Simple ways to green your pregnancy



Green your diet, body and home

The color options for expectant moms used to be pretty simple: pink or blue. But many pregnant women, driven by concern for the health of their baby, themselves, and the planet, are now selecting a different shade: green.

Pediatricians agree that pregnancy is a good time to adopt environmentally conscious habits because fetuses are more vulnerable to toxic substances. For example, 2005 study by the Environmental Working Group measured umbilical cord blood for contaminants and found an average of 200 different industrial chemicals.

“Until I was pregnant with my first child, I didn’t understand that it wasn’t just about me anymore—it was about her,” says Lynda Fassa, a mother of three and author of Green Babies, Sage Moms. “We all have a responsibility to protect our children from the risk of birth defects, learning disabilities, asthma, and other medical conditions that can result from using toxic products.”

Tara McLean of Kailua, HI, joined the ranks of eco-friendly moms shortly after learning she was pregnant with her son, who is now 3. Shortly after his birth, she launched with the assistance of her friend Christine Bonz, a mother of two. Through their website, the moms offer workshops and tips on how families can live a greener and healthier life.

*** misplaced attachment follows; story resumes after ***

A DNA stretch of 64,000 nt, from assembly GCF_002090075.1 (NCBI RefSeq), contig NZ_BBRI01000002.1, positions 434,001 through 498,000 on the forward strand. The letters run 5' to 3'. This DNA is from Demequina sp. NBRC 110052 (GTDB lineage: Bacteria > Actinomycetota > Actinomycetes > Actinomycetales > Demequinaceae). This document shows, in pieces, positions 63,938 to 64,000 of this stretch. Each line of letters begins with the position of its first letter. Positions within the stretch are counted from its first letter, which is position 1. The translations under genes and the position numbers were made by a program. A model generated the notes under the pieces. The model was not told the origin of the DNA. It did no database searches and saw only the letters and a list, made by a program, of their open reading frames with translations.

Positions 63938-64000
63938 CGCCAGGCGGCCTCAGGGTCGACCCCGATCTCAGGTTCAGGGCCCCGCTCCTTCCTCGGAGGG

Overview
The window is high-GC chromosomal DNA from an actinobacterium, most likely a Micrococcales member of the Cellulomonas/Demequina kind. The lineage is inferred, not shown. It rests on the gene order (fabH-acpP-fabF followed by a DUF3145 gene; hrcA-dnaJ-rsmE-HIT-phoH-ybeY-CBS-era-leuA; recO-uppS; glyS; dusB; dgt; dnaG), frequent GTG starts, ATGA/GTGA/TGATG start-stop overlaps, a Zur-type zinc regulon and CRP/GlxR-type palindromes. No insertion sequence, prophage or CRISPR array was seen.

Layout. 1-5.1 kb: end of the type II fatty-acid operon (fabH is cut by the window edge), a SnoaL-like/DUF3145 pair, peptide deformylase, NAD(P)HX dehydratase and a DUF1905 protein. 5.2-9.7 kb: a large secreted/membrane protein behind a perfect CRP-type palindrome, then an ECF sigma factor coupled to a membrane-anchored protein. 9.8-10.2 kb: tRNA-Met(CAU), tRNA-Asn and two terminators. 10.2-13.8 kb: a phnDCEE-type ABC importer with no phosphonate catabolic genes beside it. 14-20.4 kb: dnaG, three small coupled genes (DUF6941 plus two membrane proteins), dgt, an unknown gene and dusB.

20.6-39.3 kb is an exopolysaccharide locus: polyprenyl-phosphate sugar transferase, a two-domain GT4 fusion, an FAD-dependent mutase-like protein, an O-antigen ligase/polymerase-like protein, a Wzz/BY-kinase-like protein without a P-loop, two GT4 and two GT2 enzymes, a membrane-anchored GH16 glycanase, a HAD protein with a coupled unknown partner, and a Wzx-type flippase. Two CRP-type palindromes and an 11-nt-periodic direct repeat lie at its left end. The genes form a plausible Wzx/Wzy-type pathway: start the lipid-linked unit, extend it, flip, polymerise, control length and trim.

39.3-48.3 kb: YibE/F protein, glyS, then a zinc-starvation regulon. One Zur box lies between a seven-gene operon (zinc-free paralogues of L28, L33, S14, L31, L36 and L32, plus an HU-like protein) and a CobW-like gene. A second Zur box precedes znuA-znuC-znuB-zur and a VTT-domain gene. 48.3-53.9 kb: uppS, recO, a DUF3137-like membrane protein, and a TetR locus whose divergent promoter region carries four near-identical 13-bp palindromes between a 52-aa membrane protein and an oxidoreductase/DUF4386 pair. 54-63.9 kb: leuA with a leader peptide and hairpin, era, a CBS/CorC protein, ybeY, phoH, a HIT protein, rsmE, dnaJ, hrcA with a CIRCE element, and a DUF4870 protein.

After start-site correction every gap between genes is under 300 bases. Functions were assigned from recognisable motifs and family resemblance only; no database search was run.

“It’s easy to make simple changes that yield a big difference,” McLean says of her company’s mission. “Our goal is to help other new moms make informed choices on matters that affect the health of their families and the environment.”

Eco Eats

According to the Centers for Disease Control and Prevention, the placenta can’t shield the womb from all the man-made chemicals that have collected in our bodies. That’s why it’s important for pregnant women to beware of meat, poultry, and fish that may contain harmful toxins such as antibiotics, growth hormones, or mercury; and minimize their exposure to pesticide residues by eating organic fruits and vegetables.